I would like to personally thank the Bonobo Conservation Initiative for sponsoring the True North expedition by providing the carbon offset for the trip. We planted the Bonobo Peace Forest flag at the North Pole in honor of all the conservation work these organizations do daily to protect life on earth.
Audio of Doug Stoup planting Bonobo Peace Forest Flag at the North Pole:
Planting this flag brings attention to the fact that all of life on this planet is inexorably linked together.
There are no two places on earth as different as the north pole and rainforests of the Democratic Republic of Congo. Yet they are linked.
By protecting the Congo’s rainforests we also protect the north pole.
The melting of the polar ice caps due to global warming has been gaining attention, especially because, as the melts, sea levels rise and threaten coastal zones throughout the world.
Yet many do not yet do not yet understand that by protecting the Congo’s rainforests we may also protect the polar regions.
Close to 25% of all global green house gas emissions are from the destruction of forests. That is more than the combined emissions of all vehicles on earth, including trucks cars , planes and trains.
The Democratic Republic of Congo’s government established the Sankuru reserve not just to protect bonobos and biodiversity, but to show the world their commitment to addressing global warming. Working with The Bonobo Conservation Initiative and local partners they set aside 30,000 km2 (11,000 square miles) of rainforest in the heart of the Congo basin.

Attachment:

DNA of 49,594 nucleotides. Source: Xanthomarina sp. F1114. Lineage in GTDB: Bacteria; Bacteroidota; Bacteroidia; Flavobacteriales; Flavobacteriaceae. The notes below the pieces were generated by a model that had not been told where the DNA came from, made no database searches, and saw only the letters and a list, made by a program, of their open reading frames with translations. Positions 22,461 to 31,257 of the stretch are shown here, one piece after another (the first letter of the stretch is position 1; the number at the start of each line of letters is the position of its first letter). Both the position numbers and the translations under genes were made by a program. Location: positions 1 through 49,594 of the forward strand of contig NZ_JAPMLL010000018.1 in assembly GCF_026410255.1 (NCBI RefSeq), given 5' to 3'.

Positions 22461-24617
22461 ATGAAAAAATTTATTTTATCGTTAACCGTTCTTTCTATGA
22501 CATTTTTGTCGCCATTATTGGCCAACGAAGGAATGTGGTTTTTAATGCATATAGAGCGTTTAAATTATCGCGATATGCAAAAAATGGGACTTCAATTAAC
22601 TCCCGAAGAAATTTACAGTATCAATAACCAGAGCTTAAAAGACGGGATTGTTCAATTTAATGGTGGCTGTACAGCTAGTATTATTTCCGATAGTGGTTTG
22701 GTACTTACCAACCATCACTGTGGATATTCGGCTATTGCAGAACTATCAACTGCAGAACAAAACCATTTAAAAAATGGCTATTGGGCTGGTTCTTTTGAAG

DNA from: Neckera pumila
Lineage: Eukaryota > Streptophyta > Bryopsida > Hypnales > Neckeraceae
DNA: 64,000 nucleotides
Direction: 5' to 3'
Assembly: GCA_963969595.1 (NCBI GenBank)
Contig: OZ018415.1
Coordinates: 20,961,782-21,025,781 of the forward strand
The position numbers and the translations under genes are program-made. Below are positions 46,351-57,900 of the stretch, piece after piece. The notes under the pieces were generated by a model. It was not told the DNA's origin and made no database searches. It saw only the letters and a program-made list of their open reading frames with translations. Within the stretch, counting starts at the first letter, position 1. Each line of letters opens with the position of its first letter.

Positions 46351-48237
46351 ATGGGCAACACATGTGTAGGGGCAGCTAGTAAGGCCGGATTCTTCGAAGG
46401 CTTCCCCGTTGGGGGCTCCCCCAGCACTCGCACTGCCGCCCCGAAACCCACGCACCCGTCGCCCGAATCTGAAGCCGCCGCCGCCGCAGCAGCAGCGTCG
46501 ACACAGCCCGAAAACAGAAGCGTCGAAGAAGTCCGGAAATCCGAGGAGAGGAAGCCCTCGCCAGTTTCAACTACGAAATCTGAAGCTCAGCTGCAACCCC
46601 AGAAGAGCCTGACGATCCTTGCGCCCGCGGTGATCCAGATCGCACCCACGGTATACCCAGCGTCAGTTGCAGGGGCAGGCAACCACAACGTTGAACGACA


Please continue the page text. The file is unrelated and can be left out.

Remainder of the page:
That is an area larger than the country of Belgium, and larger than the 3 largest combined national parks in the continental United States. Sankuru’s tropical forest stores between 1.5 to 2 billion tons of CO2, which if released would be comparable to the CO2 emitted each year for 10 years by 38,000,000 cars and trucks.
The Sankuru Nature Reserve is the first official reserve in the Bonobo Peace Forest. A planned constellation of community reserves that will protect more than 20,000 square miles (50,000 km2) of rainforest.
What is special about Sankuru and the Bonobo Peace Forest is that it is driven by and will be managed by the local and indigenous people. This is a unique model, and the first of its kind on this scale. Support for the Sankuru Reserve will not simply protect bonobnos and store carbon, but will generate investment and sustainable development programs to help alleviate the dire poverty in the region.
In addition, this region protects important biodiversity, especially the bonobo, man’s closest relative, sharing close to 99% of DNA with humans. Bonobos, sometimes called the “hippie Chimp” lives in a matriarchal society; and compared to other great apes, including man, bonobo’s are peaceful and cooperative. There is still much to learn from bonobos.
BY saving bonobos and the Congo’s rainforests you can help save polar bears and the polar ice caps
Here are some photos of our closest relatives!